Home Global Top 100 Banks Lag Behind Capital Market Recovery, Combined Market Cap Slumped by €300B in Q3 2020

Global Top 100 Banks Lag Behind Capital Market Recovery, Combined Market Cap Slumped by €300B in Q3 2020

Jastra Kranjec
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Global top 100 banks market cap-BuyShares.co.uk

The ongoing uncertainty about the economic impact of the COVID-19 crisis, falling interest rates, and new money-laundering allegations delivered renewed pressure on the banking industry, leaving the world’s largest banks behind the global capital market recovery.

According to data presented by Buy Shares, the market capitalization of the global top 100 banks slumped by €300 bn in the third quarter of the year, falling from €4.1trn in June to €3.8trn in September.

Market Cap of the Global Banking Market Plunged by 27.5% YoY

In the first quarter of 2019, the market cap of all banks worldwide amounted to €7.1trn, revealed Statista and BankingHub data. By the end of the year, this figure jumped by 7% to €7.6trn.

However, the COVID-19 pandemic delivered a huge hit to the global banking industry, causing its market cap to drop by 30% YoY to €4.9trn in March, the lowest quarterly value since the 2008 financial crisis. The following months witnessed recovery with the market cap of all banks worldwide rising to €5.3trn by the end of June. Nevertheless, this figure dropped to €5.2trn in September, a 27.5% plunge year-over-year.

The BankingHub data showed the market cap of the top 100 banks amounted to €5.6trn in December 2019. After the stock market crash in March, it slumped by 30% to €3.9trn. Although the world’s largest financial institutions were able to make up their losses between April and June, their recovery stopped in the third quarter of the year and hit a new low point of €3.8trn, a 28% plunge YoY.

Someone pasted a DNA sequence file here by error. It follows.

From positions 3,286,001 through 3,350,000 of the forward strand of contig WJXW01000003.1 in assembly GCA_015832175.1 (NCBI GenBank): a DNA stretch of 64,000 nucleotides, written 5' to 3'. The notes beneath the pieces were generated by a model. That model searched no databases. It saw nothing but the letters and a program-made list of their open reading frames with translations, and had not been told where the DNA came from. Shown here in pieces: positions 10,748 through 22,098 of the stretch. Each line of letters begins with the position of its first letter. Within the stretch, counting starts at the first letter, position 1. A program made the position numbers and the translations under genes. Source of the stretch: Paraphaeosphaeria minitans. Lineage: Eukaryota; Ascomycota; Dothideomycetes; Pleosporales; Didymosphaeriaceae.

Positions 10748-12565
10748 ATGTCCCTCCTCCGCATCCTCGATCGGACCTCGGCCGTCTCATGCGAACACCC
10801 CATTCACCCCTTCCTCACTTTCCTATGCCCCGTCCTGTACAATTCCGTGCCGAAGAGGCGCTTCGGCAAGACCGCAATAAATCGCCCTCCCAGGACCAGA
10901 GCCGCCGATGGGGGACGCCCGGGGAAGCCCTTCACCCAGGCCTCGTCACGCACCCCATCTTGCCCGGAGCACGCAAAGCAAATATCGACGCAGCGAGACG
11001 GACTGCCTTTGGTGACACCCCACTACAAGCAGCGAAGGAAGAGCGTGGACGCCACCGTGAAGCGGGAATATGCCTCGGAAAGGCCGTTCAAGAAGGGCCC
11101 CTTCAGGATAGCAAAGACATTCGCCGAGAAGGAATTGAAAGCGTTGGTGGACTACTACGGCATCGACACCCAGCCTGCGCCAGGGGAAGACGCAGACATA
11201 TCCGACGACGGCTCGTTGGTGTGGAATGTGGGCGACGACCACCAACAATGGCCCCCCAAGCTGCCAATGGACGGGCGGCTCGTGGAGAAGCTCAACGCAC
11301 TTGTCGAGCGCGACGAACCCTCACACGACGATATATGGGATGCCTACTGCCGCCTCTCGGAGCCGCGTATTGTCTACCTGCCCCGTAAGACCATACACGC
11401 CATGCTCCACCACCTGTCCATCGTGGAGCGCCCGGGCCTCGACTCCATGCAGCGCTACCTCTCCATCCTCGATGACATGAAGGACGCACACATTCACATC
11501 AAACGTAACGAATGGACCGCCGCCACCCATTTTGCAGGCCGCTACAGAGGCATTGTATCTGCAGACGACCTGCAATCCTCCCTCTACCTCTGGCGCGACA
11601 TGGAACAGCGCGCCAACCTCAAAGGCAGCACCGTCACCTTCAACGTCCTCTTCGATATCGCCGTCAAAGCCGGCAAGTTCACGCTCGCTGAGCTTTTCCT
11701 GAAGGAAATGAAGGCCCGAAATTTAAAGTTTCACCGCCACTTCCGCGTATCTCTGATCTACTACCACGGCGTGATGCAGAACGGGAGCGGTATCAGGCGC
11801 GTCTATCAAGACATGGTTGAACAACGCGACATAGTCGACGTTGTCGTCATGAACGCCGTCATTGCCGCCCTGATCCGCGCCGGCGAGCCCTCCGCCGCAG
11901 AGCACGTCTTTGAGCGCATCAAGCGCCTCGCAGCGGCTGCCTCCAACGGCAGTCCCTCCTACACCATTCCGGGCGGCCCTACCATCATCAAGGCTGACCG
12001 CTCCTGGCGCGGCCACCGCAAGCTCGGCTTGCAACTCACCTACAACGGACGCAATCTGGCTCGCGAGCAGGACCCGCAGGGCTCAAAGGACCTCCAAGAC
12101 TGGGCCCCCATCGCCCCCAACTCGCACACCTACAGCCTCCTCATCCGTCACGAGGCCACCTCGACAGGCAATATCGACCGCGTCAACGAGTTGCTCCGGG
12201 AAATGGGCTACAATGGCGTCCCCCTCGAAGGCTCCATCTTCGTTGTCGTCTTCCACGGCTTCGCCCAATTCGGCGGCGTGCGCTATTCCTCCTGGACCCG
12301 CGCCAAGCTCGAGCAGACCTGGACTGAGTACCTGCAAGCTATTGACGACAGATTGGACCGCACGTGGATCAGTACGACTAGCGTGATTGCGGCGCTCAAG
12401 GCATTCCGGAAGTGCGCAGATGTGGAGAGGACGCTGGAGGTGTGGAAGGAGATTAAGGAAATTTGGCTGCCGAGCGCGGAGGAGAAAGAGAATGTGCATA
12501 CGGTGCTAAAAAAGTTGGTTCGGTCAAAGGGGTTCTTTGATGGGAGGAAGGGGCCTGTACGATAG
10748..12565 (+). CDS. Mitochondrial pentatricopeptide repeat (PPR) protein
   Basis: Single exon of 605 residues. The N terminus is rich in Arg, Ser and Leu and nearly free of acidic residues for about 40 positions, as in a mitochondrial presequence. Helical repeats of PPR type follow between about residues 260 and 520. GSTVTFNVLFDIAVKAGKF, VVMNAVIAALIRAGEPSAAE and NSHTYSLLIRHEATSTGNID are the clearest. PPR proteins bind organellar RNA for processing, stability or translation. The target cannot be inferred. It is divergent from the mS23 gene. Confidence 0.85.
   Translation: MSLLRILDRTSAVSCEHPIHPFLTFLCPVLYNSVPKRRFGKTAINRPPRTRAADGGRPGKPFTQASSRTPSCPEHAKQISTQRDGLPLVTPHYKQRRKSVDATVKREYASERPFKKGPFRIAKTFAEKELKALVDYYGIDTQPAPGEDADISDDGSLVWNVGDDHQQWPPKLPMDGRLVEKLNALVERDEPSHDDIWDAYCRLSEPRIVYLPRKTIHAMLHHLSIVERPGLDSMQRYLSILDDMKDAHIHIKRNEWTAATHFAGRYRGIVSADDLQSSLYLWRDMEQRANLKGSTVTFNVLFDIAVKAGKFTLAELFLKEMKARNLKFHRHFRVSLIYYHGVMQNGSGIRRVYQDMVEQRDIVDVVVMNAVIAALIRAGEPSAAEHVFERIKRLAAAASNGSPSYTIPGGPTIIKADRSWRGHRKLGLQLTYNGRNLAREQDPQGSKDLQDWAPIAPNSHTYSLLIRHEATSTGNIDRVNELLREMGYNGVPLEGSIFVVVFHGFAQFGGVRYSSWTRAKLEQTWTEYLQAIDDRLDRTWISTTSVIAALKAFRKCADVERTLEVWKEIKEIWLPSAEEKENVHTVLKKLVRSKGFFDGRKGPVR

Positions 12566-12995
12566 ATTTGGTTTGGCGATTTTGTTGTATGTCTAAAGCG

The BankingHub data also revealed that the global top 100 banks showed the lowest total shareholder return (TSR) performance across all industry sectors in Q3 2020, falling by 1.7% quarter-over-quarter. In comparison, the technology sector rose by 13.4% in the same period.

The US Banks Continue Recovery in Q3, European Market the Hardest Hit

While the US banks were able to keep TSR almost constant in the third quarter of 2020, the European banks witnessed an 11.7% decline quarter-over-quarter, reflecting the ECB’s’ extended dividend ban for eurozone banks. Statistics show Banco Santander, Societe Generale, Banco Bilbao Vizcaya Argentaria, and HSBC have been the hardest hit, with their TSR falling by 26.4%, 23.5%, 22.6%, and 20.4%, respectively.

The Yahoo Finance data also showed that Banco Santander witnessed the largest YTD market cap decrease among the largest European banks, falling by 38% to $38.5bn. UK’s HSBC lost nearly $60bn in market cap since the beginning of the year, the second-largest drop in Europe.

Although the leading US banks performed well in the third quarter, their market cap still remained below 2019 figures.

As the leading bank globally, JP Morgan Chase witnessed a 19% YTD drop, with the combined value of its shares falling from $429.9bn in December 2019 to $345.6bn last week. The market capitalization of the Bank of America, the second-largest financial institution in the United States, rose to $233.6bn last week, still 25% below the December figures.

Statistics show Wells Fargo witnessed the most significant market cap plunge among the top three US banks, with the figure falling by 55% YTD to $99.5bn.

Industrial and Commercial Bank of China, China Construction Bank, and Agricultural Bank of China witnessed 13%, 10%, and 8% YTD market cap drop, respectively.

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Jastra Kranjec

Jastra Kranjec

Jastra is an editor, writer, and PR specialist with years of experience in the news, research, and report writing. Over the years, she has worked in different fields of journalism and public relations, including politics, economy, and financial markets. Jastra has written for a wide variety of online platforms, including Inside Business,The Business Mogul, Business Today, Startups Magazine, StockApps.com, and TradingPlatforms.com.